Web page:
This was probably way too much spending time inside of the Coen Brothers' mind for some people. For me, I couldn't get this movie out of my head, and I think in look and feel it will someday rise above the minor Coens tag that some people have labeled it to really one of their best work. Although True Grit could come out and obliterate that thought. Ultimately about faith and its meaning or meaningless, with a protagonist (a great Michael Stuhlberg) who seems to stick with religion because the math seems to check out for him. Even though it ultimately only gives him inscrutable parables and confusing signs. But I think the film, in general, ultimately sides with Stuhlberg, oddly enough. To me its confounding, absurd, yet weirdly ingratiating.
Greg Mottola seems to be on quite a roll of late. This seems to be a semi-autobiographical look at the coming of age of a young man (here Jesse Eisenberg) at a lame amusement park. Eisenberg, Bill Hader, Martin Starr, even Kristin Stewart are all very good. I think this one didn't get the attention it deserved just because, again, the advertising was so off. They advertised it as a broad comedy, and while it has some elements of that, its a lot more down-to-earth than that, and I think ultimately it works really well.
4) District 9
I feel like this movie is getting forgotten in the end of the year hustle. But this has got to be (maybe besides The Dark Knight) one of the best examples of "having your cake and eating it too". I mean here is a populist scientific entertainment with real serious themes and issues at its core, but also has kick as action elements to it. When I first saw it it blew me away-it was deep and the action themes were amazingly exciting. Sure certain things didn't make sense and they probably shouldn't have included the little, "cute", baby alien-but that is all a truly minor quibble. Neill Blomkamp is one to watch and Peter Jackson has a good eye for talent. Besides everything he was able to do pull off for $30 million (I thought about this a lot after I saw it this Summer, THIS cost $30 million and Funny People cost $75 million. Ugh.) Oh and I would be remiss to not mention Sharlto Copley's performance as the low level bureaucrat who got thrust into the middle of the action. Seriously, it was like David Brent suddenly becoming an action hero. Some low-level employee becomes the catalyst to the entire movie. Just remarkable.
3) The Hurt Locker
Maybe this and Paul Greengrass' Green Zone might get people interested (or more interested) in Iraq movies. Although I think what people needed were not to have a GOOD movie about Iraq come out. Kathryn Bigelow directs a movie that is a war movie, set in Iraq obviously, that works well as that and works exceptionally well as a thriller. The thriller aspects to this are amazing. As is Jeremy Renner's performance as the head of the bomb diffusing squad, Sgt. William James. His performance deserves to be seen much more than it has been. His character is awesome, amazingly written, and infuriating all in one big, bold package. A ridiculously good comeback from Kathryn Bigelow (although she might hate to have it called that).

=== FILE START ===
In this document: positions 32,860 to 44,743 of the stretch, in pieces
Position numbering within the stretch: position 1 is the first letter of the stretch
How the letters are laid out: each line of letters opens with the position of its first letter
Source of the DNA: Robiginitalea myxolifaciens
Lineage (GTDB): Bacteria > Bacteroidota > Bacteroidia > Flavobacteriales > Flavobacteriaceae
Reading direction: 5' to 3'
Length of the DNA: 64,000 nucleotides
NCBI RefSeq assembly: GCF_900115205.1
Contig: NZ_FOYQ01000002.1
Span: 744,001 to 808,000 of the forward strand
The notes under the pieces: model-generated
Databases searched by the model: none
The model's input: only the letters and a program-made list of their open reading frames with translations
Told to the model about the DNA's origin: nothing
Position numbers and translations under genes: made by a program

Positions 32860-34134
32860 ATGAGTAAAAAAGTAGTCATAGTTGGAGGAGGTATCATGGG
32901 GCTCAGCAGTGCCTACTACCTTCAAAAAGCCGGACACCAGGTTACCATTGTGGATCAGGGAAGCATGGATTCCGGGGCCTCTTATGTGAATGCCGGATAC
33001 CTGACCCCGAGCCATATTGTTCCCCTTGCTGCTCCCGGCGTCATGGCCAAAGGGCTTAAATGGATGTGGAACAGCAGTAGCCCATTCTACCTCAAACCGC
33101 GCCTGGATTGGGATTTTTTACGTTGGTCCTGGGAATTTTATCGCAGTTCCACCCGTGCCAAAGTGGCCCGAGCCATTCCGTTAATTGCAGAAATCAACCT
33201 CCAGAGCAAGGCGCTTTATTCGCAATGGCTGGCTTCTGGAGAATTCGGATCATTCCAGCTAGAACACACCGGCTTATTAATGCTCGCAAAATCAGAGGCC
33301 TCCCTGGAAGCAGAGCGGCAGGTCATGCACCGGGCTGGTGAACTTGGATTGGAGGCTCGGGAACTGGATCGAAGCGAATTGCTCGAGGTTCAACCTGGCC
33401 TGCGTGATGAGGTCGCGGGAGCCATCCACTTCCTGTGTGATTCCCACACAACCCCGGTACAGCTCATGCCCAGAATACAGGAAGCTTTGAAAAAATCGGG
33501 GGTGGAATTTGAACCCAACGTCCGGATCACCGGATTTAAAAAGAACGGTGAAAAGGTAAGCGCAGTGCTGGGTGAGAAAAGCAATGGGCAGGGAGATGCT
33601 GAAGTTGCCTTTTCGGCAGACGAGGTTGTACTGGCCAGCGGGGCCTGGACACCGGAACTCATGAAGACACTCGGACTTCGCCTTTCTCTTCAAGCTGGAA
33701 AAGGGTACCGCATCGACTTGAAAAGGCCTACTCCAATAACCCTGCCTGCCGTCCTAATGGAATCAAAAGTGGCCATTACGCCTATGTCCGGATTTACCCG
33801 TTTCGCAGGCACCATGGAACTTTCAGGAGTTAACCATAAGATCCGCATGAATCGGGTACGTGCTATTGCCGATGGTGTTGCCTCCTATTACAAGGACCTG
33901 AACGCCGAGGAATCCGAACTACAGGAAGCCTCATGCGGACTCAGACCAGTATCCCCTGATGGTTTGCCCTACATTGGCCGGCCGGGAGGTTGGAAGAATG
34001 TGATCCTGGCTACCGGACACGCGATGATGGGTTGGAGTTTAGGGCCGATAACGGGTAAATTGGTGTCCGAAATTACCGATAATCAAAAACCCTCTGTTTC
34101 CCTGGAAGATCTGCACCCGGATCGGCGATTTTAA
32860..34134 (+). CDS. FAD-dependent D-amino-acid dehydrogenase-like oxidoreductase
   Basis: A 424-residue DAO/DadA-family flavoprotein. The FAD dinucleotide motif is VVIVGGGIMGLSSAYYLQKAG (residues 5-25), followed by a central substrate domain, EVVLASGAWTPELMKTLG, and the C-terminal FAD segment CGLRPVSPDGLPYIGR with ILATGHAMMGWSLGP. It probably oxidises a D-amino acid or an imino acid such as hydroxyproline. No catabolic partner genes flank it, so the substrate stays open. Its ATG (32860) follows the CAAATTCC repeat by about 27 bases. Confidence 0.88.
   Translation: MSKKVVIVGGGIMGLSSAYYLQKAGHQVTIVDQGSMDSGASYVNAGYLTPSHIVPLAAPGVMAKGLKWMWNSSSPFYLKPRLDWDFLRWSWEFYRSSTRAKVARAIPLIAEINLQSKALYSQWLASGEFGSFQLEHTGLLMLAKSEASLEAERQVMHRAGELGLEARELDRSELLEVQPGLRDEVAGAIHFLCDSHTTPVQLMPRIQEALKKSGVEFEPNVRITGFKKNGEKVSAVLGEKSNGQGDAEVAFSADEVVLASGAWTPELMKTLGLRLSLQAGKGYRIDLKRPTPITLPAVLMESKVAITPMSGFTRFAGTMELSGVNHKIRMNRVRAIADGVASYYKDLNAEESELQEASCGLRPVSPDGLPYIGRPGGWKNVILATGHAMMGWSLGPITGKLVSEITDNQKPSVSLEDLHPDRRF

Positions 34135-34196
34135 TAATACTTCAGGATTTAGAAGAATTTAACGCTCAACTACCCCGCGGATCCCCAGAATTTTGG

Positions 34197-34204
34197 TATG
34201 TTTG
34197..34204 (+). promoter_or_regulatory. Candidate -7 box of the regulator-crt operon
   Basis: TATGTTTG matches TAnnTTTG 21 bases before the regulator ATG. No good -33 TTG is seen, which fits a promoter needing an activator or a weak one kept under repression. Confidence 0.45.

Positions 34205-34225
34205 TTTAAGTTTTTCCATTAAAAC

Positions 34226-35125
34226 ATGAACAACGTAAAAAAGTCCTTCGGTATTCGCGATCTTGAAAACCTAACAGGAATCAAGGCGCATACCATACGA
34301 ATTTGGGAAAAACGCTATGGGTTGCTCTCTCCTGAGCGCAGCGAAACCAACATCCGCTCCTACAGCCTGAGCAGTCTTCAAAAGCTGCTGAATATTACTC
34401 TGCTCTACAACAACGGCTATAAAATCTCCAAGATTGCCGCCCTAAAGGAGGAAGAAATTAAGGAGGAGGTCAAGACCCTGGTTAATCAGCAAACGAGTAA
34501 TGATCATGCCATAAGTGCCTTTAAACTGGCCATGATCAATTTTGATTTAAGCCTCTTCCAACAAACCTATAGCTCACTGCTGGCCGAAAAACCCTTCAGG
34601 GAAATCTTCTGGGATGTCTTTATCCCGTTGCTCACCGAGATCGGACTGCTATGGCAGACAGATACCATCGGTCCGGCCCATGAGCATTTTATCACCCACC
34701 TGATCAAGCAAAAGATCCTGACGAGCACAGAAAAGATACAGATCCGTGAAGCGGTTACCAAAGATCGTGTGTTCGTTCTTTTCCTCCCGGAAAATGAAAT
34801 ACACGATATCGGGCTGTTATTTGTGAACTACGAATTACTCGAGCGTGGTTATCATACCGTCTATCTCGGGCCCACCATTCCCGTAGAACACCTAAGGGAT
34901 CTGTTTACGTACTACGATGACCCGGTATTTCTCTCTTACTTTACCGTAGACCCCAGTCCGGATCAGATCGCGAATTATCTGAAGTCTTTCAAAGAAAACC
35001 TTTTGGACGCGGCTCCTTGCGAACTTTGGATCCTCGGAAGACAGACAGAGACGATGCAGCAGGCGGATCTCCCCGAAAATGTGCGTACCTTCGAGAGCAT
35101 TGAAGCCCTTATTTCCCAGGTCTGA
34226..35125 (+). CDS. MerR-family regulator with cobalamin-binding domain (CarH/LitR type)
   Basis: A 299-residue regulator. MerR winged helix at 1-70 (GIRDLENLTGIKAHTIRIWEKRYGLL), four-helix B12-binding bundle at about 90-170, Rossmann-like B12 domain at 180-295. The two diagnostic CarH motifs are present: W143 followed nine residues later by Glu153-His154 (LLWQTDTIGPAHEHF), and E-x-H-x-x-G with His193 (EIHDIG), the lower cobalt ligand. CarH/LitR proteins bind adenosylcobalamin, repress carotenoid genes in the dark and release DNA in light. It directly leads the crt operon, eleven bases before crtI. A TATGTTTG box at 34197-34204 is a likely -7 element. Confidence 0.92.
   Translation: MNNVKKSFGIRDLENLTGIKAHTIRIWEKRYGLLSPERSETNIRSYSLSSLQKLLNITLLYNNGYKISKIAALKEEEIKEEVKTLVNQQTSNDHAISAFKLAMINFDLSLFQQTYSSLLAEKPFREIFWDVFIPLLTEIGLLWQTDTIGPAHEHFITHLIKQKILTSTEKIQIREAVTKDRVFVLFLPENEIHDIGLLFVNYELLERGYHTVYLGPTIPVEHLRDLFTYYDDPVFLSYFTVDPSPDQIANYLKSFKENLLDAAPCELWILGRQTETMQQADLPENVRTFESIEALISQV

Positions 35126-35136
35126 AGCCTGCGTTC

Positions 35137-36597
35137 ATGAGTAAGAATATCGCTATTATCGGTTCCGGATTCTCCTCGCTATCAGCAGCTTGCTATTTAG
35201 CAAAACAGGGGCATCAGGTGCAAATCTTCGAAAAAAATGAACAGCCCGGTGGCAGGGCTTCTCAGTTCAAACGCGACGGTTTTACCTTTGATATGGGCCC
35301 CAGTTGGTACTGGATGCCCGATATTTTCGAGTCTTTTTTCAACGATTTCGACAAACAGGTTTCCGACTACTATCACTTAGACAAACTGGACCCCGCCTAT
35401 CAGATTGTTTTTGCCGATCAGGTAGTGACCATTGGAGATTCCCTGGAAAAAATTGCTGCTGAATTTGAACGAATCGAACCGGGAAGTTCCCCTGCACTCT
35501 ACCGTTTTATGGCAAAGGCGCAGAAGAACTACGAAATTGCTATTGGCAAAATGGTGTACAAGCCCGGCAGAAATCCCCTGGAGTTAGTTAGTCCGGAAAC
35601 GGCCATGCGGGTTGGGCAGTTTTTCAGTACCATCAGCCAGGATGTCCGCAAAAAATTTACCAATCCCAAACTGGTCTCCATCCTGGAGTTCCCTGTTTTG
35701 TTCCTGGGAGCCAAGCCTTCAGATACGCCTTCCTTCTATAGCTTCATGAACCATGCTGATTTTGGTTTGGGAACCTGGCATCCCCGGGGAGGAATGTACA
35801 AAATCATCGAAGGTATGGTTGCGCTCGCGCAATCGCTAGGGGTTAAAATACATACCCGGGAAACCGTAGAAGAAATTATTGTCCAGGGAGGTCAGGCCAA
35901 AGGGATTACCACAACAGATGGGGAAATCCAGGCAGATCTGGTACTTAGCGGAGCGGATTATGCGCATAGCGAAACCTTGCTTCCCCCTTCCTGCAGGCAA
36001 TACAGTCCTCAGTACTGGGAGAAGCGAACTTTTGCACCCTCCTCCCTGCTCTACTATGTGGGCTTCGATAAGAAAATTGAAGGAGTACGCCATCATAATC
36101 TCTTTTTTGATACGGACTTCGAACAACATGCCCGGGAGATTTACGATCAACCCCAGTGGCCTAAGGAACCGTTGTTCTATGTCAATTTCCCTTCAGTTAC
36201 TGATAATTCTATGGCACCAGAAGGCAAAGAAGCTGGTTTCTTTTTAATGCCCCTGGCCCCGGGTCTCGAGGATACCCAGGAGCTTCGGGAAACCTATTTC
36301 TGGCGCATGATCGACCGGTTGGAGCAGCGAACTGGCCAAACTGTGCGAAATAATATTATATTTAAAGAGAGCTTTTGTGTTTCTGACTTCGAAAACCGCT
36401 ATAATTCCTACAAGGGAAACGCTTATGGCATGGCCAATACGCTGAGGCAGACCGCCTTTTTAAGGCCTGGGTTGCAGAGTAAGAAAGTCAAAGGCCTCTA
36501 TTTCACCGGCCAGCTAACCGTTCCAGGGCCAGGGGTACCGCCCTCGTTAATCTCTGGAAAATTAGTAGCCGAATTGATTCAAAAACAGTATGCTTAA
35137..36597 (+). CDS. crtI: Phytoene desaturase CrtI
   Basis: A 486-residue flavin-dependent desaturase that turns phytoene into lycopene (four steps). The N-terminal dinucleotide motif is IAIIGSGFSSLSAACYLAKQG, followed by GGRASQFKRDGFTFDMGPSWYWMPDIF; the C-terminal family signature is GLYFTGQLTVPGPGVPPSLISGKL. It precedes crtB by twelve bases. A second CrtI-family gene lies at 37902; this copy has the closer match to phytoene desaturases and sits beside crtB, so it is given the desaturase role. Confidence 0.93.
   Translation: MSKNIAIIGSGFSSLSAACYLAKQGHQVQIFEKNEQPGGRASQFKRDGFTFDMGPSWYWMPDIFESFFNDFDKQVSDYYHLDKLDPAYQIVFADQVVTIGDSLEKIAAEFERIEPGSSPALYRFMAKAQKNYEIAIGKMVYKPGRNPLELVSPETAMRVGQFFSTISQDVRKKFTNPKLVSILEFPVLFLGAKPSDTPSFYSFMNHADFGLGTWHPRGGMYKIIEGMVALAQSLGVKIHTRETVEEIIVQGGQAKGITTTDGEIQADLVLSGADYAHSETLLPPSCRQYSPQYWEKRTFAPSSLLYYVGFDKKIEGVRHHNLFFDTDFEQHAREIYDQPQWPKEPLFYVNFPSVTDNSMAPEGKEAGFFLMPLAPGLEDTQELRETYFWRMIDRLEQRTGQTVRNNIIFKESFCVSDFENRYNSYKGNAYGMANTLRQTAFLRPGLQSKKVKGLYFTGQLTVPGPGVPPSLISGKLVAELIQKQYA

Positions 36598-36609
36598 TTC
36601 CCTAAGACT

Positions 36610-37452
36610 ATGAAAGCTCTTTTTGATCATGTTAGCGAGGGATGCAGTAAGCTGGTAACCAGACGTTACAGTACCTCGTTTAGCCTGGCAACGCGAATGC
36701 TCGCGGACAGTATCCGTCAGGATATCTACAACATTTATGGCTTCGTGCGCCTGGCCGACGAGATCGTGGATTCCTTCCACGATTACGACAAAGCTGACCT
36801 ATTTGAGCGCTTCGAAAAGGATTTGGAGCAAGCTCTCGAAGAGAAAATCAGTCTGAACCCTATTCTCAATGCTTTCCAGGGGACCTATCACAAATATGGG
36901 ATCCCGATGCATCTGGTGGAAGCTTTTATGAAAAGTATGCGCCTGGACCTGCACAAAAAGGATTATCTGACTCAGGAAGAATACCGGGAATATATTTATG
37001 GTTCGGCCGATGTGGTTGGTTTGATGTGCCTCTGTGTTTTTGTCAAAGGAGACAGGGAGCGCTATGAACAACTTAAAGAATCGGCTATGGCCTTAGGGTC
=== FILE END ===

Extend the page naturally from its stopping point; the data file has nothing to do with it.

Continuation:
2) The Fantastic Mr. Fox
Yup. The very definition of a latecomer. But its so good. Who knows where this will slide on this list as the years go on, but, for now, it is right here. From what I said, yesterday:" It balances Anderson' trademark melancholy with an almost insane optimism, in the end its pretty life-affirming. I thought it was a pretty amazing achievement."
1) Inglourious Basterds
Quentin Tarantino just might be my favorite living director. Even with the four films this decade he just keeps topping himself. This is a movie about the power of movies to shape the perceptions and directions of world events, and it ends with a twist that gives cinema the ultimate victory over history. The brilliance of Inglourious Basterds is that while setting up this layered look at World War II archetypes, Tarantino also delivers a revenge thriller, with great characters, huge setpieces, and just amazing dialogue, much of it in foreign languages. It’s a daring, clever stunt. Tarantino reestablishes himself as the rare (only?) filmmaker who can turn a trip inside his own head into a cultural event. I wish people were still talking and arguing about this like they were when it first came out, instead of just talking about Avatar which truly has nothing on this.
Just missed: Star Trek, The Road, Where The Wild Things Are
Not seen: The Informant! , A Single Man, Up In The Air
Two Awesome Opening Scenes From Movies Not In The Top Ten
(sorry I couldn't find one where the embedding wasn;t disabled)
Anticipated Entertainments for 2010
The Killer Inside Me
Lost Season 6
The Green Zone
Frightened Rabbit, The Season Of Mixed Drinks
Iron Man 2
Toy Story 3
DOOM/Mos Def Tour
Pavement reunion tour
The Green Hornet
Scott Pilgrim Vs. The World
Nailed/The Fighter (new David O. Russell-maybe?)
There's probably more, but thats enough for now.
HAVE A HAPPY NEW YEAR AND GOOD 2010!